* Can accrual be, for example, conditioned on events that happen after employment?
* Or, when the participant leaves employment, are all prospective post-employment changes in the benefit "fixed" and subject to estimation as part of the benefit he or she gets at that time?
What is the scope of the court's authority to rewrite the accrued benefit in a defined benefit plan? The Berger court rewrote the plan's accrued benefit without ever determining what the accrued benefit was under the plan's original terms, or analyzing why it was illegal, and then held the plan's failure to give the rewritten benefit was a vesting violation. This ignores the structure in place since Alessi v. Raybestos Manhattan, Inc., 451 US 504 (1981), which says the court must first determine what the accrued benefit is, before deciding whether the plan failed to deliver it.
This question is of more than theoretical interest. The Berger court's failure to define the plan's accrued benefit--and whether and how it departed from ERISA--in practice meant that the court rewrote the benefit unconstrained by the plan terms or the sponsor's intent. We believe this is wrong as a legal matter and alarming as a cost one. The right answer, we believe, is the court's ability to rewrite the plan bounded by the twin constraints of the plan's intent on the one hand and ERISA's requirements on the other. Under these constraints, a court could rewrite a noncompliant plan only to the minimum extent necessary to comply with ERISA. The implications of the very different Berger approach is the conceivable creation of remedies staggeringly out of proportion to participants' reasonable expectations about the employer's side of the benefit "contract."
Is the plan's pre-age 65 death benefit part of the "accrued benefit?" To recast the question as presented to the court: may a plan reduce the pre-age 65 benefit payout to reflect the value to the participant that, without the early payout, death before age 65 might possibly cause the participant to forego it, if the plan provides a death benefit to the survivors of a participant who dies before age 65? (This reduction is typically called the mortality discount.) Berger says no, not if the death benefit equals the amount of the retirement benefit. Death in this case does not cause loss of the benefit, and avoiding the risk of death (mortality risk) has no value. While maybe the most green-eyeshade point in the case, this may have the largest cost implication of any part of the decision. The Berger opinion can be read to say that--to the extent of any pre-age 65 death benefit--receipt of the age 65 retirement benefit is a certainty. To this extent, the retirement benefit paid before age 65 cannot be reduced for mortality. This potentially rewrites the benefit of the pre-age 65 lump sum paid by every plan that provides a pre-age 65 death benefit--which is to say the lump sums paid by every defined benefit plan in the country, because by law all must include a death benefit payable to the participant's spouse.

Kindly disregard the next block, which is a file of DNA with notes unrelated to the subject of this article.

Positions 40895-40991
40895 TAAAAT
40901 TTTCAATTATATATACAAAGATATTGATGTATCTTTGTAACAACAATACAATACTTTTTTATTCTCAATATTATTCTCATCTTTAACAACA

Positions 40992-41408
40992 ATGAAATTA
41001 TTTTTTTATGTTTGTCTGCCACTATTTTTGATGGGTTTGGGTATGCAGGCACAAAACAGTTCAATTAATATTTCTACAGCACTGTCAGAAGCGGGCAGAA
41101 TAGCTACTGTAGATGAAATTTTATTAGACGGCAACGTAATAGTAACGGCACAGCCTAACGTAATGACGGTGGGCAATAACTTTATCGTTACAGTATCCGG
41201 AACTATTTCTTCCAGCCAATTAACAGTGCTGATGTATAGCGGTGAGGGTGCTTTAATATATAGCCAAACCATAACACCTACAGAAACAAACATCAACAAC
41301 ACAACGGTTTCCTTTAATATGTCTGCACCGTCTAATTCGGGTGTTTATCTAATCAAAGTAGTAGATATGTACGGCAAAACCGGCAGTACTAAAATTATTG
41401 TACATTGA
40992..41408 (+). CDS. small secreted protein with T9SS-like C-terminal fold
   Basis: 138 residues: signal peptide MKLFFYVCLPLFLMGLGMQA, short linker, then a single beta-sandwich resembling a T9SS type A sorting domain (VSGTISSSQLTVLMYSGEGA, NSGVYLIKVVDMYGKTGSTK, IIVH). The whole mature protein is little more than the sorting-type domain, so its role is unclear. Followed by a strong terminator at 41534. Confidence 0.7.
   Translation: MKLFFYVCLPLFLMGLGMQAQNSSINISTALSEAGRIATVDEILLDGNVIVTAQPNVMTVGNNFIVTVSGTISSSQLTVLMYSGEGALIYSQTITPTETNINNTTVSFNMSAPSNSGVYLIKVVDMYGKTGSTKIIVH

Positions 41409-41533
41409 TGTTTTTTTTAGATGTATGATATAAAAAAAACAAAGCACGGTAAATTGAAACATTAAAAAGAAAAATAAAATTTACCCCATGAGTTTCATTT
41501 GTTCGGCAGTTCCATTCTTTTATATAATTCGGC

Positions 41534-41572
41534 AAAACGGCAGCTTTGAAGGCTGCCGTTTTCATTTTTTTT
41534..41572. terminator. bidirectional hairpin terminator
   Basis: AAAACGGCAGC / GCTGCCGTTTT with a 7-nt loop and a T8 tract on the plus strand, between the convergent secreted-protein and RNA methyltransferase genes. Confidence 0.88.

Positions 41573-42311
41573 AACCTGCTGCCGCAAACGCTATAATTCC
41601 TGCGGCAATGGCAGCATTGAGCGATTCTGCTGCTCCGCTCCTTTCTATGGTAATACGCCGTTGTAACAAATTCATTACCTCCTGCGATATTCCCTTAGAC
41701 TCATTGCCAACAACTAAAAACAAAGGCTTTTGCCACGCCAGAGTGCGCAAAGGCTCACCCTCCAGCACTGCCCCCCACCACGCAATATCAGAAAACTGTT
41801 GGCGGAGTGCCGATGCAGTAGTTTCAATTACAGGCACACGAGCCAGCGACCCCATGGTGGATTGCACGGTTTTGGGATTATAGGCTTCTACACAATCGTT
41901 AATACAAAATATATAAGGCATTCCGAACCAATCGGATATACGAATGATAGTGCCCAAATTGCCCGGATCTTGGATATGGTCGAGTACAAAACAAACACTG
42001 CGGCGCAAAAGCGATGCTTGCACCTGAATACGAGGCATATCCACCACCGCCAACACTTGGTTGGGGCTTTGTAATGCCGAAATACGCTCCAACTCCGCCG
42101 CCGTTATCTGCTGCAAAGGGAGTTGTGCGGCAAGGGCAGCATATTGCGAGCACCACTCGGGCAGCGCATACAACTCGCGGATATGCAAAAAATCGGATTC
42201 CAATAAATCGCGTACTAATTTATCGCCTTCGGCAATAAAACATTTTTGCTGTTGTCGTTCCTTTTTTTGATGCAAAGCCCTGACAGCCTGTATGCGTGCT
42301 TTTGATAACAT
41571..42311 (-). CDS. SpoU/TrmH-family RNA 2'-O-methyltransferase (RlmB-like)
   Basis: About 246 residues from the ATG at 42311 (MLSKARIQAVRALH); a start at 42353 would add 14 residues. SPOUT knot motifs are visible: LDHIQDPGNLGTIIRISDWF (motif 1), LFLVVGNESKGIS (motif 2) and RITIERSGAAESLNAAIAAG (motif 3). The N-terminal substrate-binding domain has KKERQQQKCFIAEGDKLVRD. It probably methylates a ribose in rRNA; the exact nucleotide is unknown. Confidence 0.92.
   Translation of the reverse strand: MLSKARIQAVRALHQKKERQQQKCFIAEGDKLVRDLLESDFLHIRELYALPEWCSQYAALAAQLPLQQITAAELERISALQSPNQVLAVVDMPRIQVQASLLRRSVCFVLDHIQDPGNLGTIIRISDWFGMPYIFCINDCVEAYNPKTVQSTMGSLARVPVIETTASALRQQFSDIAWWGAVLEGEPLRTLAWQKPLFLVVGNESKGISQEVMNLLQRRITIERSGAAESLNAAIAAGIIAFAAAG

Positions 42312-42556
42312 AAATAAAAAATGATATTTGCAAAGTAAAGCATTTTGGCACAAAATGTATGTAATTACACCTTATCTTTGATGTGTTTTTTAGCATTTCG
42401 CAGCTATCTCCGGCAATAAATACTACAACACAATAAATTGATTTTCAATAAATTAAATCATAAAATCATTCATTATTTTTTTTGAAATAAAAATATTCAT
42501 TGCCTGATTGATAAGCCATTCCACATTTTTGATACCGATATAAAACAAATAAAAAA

The Treasury Department failed for over ten years to define the accrued benefit in a cash balance plan--how it is defined, measured, or earned. Faced with these questions in the plan before it, the Berger court declined to do in its judicial capacity what the Treasury should have done in its executive one. That is, the court answered them for the one plan, but on the basis of no general legal principles the court was willing or able to articulate. But of course the law is general and not specific. The resulting opinion, with its absence of any principled explanation of its conclusions, raises questions about the employer's ability to define the terms of plans of all types--questions with no answers in sight from the courts or regulators.
BRIEF CASH BALANCE REVIEW
Before our discussion of the more general aspects of Berger, we want to remind the reader of what a cash balance plan is, and the specific cash balance questions that launched the case.
Generally, a cash balance plan is a defined benefit plan designed to look like a defined contribution plan. For example, the typical cash balance plan might express each participant's benefit as a hypothetical "account balance," which each year is credited with amounts equal to a stated percentage of pay (pay credit) and interest at a stated rate, which may be defined as a fixed rate or linked to an index such as the rate on one-year Treasury bills (interest credit).
Cash balance plans have run into trouble with participants and the courts, because of the way the hypothetical account balance interacts with the "accrued benefit" as defined by ERISA.
The clash arises because the participant's accrued benefit fixes his or her benefit …